Hyundai Group Extends NVIDIA DRIVE Throughout Its Fleet, Standardizing AI-Based Infotainment

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By Maite Bezerra | 4Q 2020 | IN-6006

Hyundai Motor Group has been working with NVIDIA since 2015 in developing an In-Vehicle Infotainment (IVI) system based on NVIDIA DRIVE. The IVI system shipped in 2019 on GV80 and G80 car models from the company's luxury vehicle division Genesis. Earlier this month, the group announced that from 2022, all of its vehicles' IVI systems, ranging from entry-level systems to premium ones from the Hyundai, Kia, and Genesis brands, will be equipped with NVIDIA DRIVE.

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All Hyundai Group's In-Vehicle Infotainment Systems to Be Powered by NVIDIA DRIVE

NEWS


Hyundai Motor Group has been working with NVIDIA since 2015 in developing an In-Vehicle Infotainment (IVI) system based on NVIDIA DRIVE. The IVI system shipped in 2019 on GV80 and G80 car models from the company's luxury vehicle division Genesis. Earlier this month, the group announced that from 2022, all of its vehicles' IVI systems, ranging from entry-level systems to premium ones from the Hyundai, Kia, and Genesis brands, will be equipped with NVIDIA DRIVE.

The standardization of AI-based user experience means that all Hyundai vehicles will be equipped with next-generation user experience and a centralized cockpit platform with computing headroom for Over-the-Air (OTA) updates and additional functionalities. Moreover, the group can significantly reduce production and infotainment software development costs and time to market by adopting a standard platform throughout its entire fleet. The announcement confirms the Original Equipment Manufacturer’s (OEM's) commitment to deploying scalable and upgradable cockpit architecture regardless of the significant up-front investments and the considerable impact that COVID-19 had on new vehicle sales in 2020.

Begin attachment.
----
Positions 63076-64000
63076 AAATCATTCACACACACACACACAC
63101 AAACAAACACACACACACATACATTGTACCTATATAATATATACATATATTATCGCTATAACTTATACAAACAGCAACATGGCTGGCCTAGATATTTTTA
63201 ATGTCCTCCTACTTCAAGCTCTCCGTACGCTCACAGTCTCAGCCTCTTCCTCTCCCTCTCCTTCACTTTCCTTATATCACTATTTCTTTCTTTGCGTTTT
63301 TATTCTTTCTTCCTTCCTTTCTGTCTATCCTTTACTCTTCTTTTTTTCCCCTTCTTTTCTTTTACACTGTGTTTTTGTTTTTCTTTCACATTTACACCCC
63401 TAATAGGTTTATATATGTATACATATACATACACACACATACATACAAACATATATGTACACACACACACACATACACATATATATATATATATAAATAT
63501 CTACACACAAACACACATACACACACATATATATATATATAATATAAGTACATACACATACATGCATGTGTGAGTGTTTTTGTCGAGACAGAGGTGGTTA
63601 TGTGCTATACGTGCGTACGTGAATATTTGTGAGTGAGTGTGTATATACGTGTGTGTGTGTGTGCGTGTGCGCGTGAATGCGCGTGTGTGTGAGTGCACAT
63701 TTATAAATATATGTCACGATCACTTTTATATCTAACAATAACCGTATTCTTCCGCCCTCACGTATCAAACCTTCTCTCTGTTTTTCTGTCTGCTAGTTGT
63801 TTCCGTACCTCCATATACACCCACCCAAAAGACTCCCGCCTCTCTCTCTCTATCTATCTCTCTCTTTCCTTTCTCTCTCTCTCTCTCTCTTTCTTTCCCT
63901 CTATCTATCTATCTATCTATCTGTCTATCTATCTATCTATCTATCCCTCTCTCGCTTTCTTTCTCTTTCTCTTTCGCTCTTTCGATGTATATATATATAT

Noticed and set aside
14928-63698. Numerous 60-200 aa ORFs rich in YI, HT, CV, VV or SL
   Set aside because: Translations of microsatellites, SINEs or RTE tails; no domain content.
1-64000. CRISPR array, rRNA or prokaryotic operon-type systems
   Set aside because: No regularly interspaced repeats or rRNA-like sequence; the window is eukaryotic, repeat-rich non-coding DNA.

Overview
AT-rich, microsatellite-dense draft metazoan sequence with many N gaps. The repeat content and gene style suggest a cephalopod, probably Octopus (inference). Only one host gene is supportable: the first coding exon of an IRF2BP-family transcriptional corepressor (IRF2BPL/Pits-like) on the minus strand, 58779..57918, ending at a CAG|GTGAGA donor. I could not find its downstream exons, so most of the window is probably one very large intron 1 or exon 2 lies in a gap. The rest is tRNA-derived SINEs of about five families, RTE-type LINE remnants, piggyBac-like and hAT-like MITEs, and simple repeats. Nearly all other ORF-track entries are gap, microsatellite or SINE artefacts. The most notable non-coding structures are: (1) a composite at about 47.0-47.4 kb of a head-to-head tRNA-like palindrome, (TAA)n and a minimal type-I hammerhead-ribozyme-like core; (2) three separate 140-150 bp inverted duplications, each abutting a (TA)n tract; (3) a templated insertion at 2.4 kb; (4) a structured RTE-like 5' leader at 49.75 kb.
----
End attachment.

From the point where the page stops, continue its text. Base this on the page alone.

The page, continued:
The Benefits of Software-Defined Artificial-Intelligence-Based Cockpits

IMPACT


Centralized cockpit platforms unify IVI, rear-seat entertainment, instrument clusters, and heads-up displays onto a single source for all graphics and display processing. This simplifies development and reduces bill of material costs by combining parameters in a single chip. Additionally, this makes it possible to streamline the communication channel between driver and passenger features, providing an improved user experience. The benefits of such consolidation include:

  • Increased power efficiency
  • Easier integration
  • Scalability
  • Agile and straightforward updates, fostering silicon and software innovations
  • Reduced vehicle weight
  • Reduced time to market
  • Lower vehicle production costs
  • Additional capacity (headroom) for software updates after the car has been sold, enabling monetization of a growing install base of connected cars